7. Making Calls on a Corded Phone
While taking shelter from a storm, you may want to let family and friends know you are safe. If you need to make phone calls, avoid using a corded landline telephone to do so. Corded phones can conduct electricity in the event of a lightning strike. Instead, use a mobile phone or a cordless phone.
6. Using Household Appliances
During a thunderstorm, a flash of lightning that strikes your home may cause electrical currents to travel through the wiring of your home. To stay safe, avoid using any electronic devices or appliances that are plugged into an electrical outlet. This includes televisions, computers, washers, dryers, stereos, ovens, and home theater equipment. Instead, you may wish to take advantage of the opportunity to pass the time reading a book, playing a board game with family members, or telling stories.
When a thunderstorm arrives, get out of the swimming pool, away from the beach, or out of your hot tub. Water is an excellent conductor of electricity, so if you are swimming when a storm hits, get out of the water quickly and into a safe, dry building. If you are at a water park, get yourself away from water sources and into a building.
4. Washing Dishes
Washing dishes during a thunderstorm is a bad idea for the same reason that swimming is a bad idea. If lightning strikes while you are scrubbing your pans, you may end up with a nasty shock. When a thunderstorm hits, take a break from this chore and wait out the squall. If you are longing to clean, stick to sweeping wooden floors or making your bed. Better yet, relax and listen to the powerful sounds of nature. Of course, if the sound of thunder strikes terror in your heart, a good pair of earplugs may be a better choice.
If a thunderstorm strikes while you are enjoying a long, hot shower or relaxing bubble bath, it is advisable to pull the plug. Avoid risking electrocution and get yourself out of the shower spray or pool of water. If you know you will have to run out the door the moment it is safe, freshen up with face wipes and a spritz of body spray. Try a dry shampoo or tie your hair up in a cute scarf.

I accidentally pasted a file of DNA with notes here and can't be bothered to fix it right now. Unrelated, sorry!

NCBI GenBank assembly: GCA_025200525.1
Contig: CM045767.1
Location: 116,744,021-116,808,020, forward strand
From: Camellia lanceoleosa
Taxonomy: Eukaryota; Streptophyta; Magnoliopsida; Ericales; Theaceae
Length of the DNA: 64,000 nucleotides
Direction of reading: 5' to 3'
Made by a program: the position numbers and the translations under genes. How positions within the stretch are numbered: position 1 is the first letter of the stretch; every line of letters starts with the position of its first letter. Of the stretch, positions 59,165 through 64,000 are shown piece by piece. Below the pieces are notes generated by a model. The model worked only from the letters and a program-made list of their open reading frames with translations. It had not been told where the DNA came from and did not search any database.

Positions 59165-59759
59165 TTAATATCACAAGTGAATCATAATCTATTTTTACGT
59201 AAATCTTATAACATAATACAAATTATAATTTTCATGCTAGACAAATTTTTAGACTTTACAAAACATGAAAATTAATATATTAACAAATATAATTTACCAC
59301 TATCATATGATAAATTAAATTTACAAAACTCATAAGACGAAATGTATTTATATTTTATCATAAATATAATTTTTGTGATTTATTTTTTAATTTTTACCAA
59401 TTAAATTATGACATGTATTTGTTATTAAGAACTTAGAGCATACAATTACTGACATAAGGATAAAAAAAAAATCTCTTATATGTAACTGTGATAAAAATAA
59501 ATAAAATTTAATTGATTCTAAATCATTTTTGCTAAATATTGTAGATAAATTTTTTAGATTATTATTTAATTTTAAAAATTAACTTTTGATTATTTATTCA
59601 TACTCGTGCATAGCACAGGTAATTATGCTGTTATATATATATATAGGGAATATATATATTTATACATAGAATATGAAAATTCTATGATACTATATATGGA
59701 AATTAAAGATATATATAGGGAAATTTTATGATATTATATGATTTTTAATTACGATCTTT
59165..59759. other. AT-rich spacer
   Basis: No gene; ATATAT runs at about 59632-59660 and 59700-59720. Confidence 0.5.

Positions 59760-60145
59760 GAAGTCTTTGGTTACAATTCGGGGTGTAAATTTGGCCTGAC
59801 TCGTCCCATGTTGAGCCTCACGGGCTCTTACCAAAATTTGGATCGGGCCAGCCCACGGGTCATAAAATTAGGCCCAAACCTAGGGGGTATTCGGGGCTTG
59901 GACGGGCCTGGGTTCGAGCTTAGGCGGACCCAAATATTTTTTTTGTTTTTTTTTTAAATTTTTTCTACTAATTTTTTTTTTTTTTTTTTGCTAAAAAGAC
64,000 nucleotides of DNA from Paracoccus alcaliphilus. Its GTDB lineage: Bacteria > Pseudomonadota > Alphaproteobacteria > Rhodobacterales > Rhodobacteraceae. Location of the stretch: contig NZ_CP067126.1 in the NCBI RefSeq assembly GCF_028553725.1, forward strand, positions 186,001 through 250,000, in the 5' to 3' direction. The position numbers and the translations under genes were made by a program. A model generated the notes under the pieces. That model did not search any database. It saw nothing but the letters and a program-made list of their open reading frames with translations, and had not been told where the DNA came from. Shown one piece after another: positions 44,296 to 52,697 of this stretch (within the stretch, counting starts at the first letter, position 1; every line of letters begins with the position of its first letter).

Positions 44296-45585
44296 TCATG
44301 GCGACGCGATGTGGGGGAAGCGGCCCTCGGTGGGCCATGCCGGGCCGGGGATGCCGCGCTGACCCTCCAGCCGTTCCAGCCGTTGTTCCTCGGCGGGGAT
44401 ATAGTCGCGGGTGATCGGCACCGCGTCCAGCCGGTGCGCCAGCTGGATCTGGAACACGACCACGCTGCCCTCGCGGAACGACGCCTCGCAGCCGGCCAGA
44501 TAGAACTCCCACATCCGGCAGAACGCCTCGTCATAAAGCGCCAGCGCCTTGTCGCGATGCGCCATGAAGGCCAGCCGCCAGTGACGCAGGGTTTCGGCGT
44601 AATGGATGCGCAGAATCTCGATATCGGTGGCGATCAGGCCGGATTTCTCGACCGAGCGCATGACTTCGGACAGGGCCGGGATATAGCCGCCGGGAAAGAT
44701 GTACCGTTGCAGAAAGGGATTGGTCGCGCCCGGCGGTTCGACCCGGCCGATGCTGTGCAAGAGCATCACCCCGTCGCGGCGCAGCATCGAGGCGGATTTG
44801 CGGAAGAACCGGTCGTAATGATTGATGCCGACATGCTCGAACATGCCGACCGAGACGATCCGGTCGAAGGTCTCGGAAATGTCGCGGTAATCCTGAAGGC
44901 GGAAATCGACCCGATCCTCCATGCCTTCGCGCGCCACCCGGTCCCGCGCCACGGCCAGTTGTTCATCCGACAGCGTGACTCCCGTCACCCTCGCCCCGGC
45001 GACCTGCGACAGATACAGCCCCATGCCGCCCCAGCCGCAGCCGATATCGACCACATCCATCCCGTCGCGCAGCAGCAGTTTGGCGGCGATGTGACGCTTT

2. Exiting Your Car
If you are in your car when a thunderstorm strikes, stay in the vehicle until it is safe to exit. An enclosed, metal-topped car with the doors and windows closed will offer protection against lightning strikes. Accuweather reports that the metal exterior of the car will funnel electricity around the vehicle. Do be careful to avoid touching any metal parts inside the vehicle. The National Lightning Safety Institute recommends pulling safely to the side of the road, turning your engine off and hazard lights on, and waiting out the storm with your hands in your lap.
1. Going Outside Too Soon After a Storm
If you have been anxiously waiting for a storm to pass so you can get outside, avoid heading out the door too soon. The CDC promotes the 30-30 Rule to help determine when it is safe to be outdoors. If you are outside and see lightning, count to 30. If you hear thunder before you reach 30, you need to head inside. Once inside, do not head back out until you have not heard thunder for at least 30 minutes. When heading into the house, don’t forget to bring your pets inside with you to wait out the storm in safety.